The “cathedral by the sea” plays off the opening line from a sonnet Wallace Stevens wrote at Harvard for his professor, George Santayana: “Cathedrals are not built along the sea.” Stevens’ poems contain a small religion for me, as do the poems of Alice Notley, H.D., William Blake, George Oppen, Kate Greenstreet, and Andrea Baker. Whereas Stevens responded directly, I don’t intend to say anything about religion. All experience is religious, so if a poet simply talks about experiences, we go to church in the poem. I grew up Lutheran and read the Bible closely, cover to cover, and came out without any bitterness about Christianity as a concept. It’s the practice of religion that angers me. The exclusivity and presumptuousness seems to defy the pervasiveness of grace in ordinary experiences. I know this sounds odd, crazy, or egotistical, but I consider myself spiritually complete, although I could never explain why or how. Certainly, I won’t attribute that sense of completeness to religion. I want to go on and live, swimming in rivers and singing into canyons whenever I get a chance, as well as going to work and washing dishes. All of that is holy. The poems written after Ordinary Sun seem to have dropped the religious language, not purposefully on my part, toward a more socially-conscious attention, but ultimately I don’t see any abstention from my interest in grace and holiness that asserts a more noticeable presence in Ordinary Sun.
And if we could stray from the content of Ordinary Sun for one last question, can you share with us some of your experience publishing with Black Ocean, a little about the ways that this particular manuscript evolved from selection to publication?
I had put the better part of a decade into shaping Ordinary Sun without trying to publish it, though I intended to have the book published. I could only think of a handful of presses that would turn the book into an artifact but also would not destroy the book with wonton edits. I wasn’t sure any such presses would want my book and thought about self-publishing on Cannibal Books, now defunct, which at the time was still going strong. I didn’t consider Black Ocean an option, though I loved their output. Although I loved the effort and understanding publisher Janaka Stucky put into every Black Ocean book, I leaned against sending to them because I saw a large aesthetic gap between what they had published and my work. I didn’t think they’d be interested. Their 2009 publication of Aase Berg’s With Deer changed that. Aase is one of my favorite living poets. Also, I read poetry editor Carrie Olivia Adams’ Intervening Absence, from Ahsahta Press, which convinced me of the wider breadth of their aesthetic. I love Janaka’s poems, too, but all Janaka and Carrie have in common with each other’s work and with the poets they publish attests to a luminous intensity, a venture into language that promises no rewards or return. Once I recognized that enormous vision at work between them, I sent my manuscript to their open reading and hoped. I actually felt strongly they might take interest, a unusual sentiment for me to pin on my work, and when I found out they were publishing my book along with Brandon Shimoda’s (another religion for me), they affirmed my suspicions about their lovely daring and brilliance. With Ordinary Sun, Carrie and Janaka didn’t edit wantonly, only sympathetically and wisely, and they slightly reordered the book to more subtly reveal the narrative. Self-publishing or working the contest circuit would have been a mistake in my case, as Black Ocean embodies everything I believe about poetry publishing.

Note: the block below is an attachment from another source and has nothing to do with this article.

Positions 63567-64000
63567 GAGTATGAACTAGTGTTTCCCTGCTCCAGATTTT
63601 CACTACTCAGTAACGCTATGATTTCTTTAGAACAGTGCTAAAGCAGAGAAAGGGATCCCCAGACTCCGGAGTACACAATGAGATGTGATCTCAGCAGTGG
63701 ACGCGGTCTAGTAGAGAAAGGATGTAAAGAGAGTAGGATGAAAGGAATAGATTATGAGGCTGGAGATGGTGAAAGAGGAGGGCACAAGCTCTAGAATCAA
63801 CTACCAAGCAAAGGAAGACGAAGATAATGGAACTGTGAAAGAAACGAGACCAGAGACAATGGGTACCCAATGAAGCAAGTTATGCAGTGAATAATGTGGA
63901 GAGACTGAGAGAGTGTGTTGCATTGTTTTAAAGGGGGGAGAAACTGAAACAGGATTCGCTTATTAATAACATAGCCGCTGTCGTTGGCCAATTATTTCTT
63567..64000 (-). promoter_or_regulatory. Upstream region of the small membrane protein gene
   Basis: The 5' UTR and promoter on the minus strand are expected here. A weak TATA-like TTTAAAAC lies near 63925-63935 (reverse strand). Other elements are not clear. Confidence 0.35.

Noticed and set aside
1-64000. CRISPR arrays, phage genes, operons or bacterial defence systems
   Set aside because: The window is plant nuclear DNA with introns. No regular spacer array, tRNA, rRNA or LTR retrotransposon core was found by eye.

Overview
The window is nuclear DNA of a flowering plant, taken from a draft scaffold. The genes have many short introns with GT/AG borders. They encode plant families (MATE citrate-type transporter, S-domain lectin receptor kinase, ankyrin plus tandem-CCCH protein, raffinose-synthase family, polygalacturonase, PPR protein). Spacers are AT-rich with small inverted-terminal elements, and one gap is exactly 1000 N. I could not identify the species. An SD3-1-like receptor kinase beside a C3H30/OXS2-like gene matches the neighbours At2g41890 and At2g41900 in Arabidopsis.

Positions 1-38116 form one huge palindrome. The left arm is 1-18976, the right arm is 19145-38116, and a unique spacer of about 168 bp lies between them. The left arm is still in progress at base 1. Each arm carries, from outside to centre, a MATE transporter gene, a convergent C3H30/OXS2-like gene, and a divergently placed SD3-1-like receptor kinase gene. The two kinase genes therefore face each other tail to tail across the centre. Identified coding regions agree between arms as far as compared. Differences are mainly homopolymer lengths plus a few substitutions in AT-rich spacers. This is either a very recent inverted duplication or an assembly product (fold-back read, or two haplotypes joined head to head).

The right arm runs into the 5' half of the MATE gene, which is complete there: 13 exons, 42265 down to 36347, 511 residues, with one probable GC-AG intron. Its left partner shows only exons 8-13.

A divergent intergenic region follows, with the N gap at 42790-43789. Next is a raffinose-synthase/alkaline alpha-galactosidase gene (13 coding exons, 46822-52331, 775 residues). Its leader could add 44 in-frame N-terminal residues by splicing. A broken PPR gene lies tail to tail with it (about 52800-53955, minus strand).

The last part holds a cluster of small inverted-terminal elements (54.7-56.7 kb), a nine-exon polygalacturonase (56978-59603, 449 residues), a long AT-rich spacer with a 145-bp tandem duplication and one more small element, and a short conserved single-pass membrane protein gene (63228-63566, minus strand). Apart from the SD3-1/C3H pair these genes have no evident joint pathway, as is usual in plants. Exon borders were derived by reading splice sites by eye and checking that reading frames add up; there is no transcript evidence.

Ordinary Sun bounds in language and leaps in styles, but still remains tight in its overall aesthetic. Nine separate chains of poems tell nine ripe stories, but the book overall tells us something more – Henriksen’s need to push language and Black Ocean’s commitment to the same, of the ways narrative and poetry can mix to create something malleable and glowing.
Buy this book here. Read more about / from Matthew Henriksen here.
Posted By jatyler / 3rd August 2011
I don’t often read a single issue of a print journal and then hop online to purchase the entire backlist and bookmark the site for future subscriptions, but I did exactly this after reading only one issue of Artifice. The third issue was gifted to me by the stellar B. L. Pawelek (read his ‘Ten Everywhere’ series here on the MB blog), and once I opened the book, I couldn’t stop reading. Here is tri-tasting of what it offers:
First of all, the production quality is superb. Absolutely stunning. A beautiful matte cover with a letter-press type inlay, smoothly blue and wonderfully fitted to the hand.
Second, the issue opens with a tiny sized font running ticker-style across the bottom of the opening page, a wicked cool offering from Matt Bell that is both an excellent exercise in found-prose / prose-collage and an inventive design running the length of the entire issue.
Third, the issue is chock-full of goodness with a series of hilarious status update poems from Joshua Ware, a perfect impression of Barack Obama from Michael Czyzniejewski, some fabulous short pieces by Brian Oliu, a bit of Michael Bible’s Cowboy Maloney’s Electric City, Stephen Charles Lester’s brilliant poetic translation of a chess match, and take a look at this excerpt from xTx’s ‘Biography’:
On the first New Gift Day of the third month during the year of The Invasion of the Epiphany was the birth of the man we call [ ]. Poor share croppers, his parents, eating oil for food, writhing gold for threads, making blankets for the back of horses; harsh winters. [ ] grew up knowing the taste of oil and salt and hard work from the backs of hands; ribcage collapsed. Easy life, not, and his mother held him seldom; brute idiot father. The strength inside [ ] built.
I want to quote from every piece, but a contributors listing for Artifice No. 3 will have to suffice: Matt Bell, Michael Bible, David Blomenberg, Jason Bredle, Michael Czyzniejewski, Lindsey Drager, Kathleen M. Heideman, Donora Hillard, Dustin M. Hoffman, Anne Cecelia Holmes, Addam Jest, Lily Ladewig, Stephen Charles Lester, Kristine Ong Muslim, Brian Oliu, Daniela Olszewska, Davis Schneiderman, Anne Shaw, Janey Smith, Joshua Ware, Angela Woodward, & xTx.
Get a copy of Artifice No. 3 here.
J. A. Tyler is the author of A Shiny, Unused Heart and A Man of Glass & All the Ways We Have Failed. He is also blog editor for Monkeybicycle and founding editor of Mud Luscious Press. Go here for more about / from him.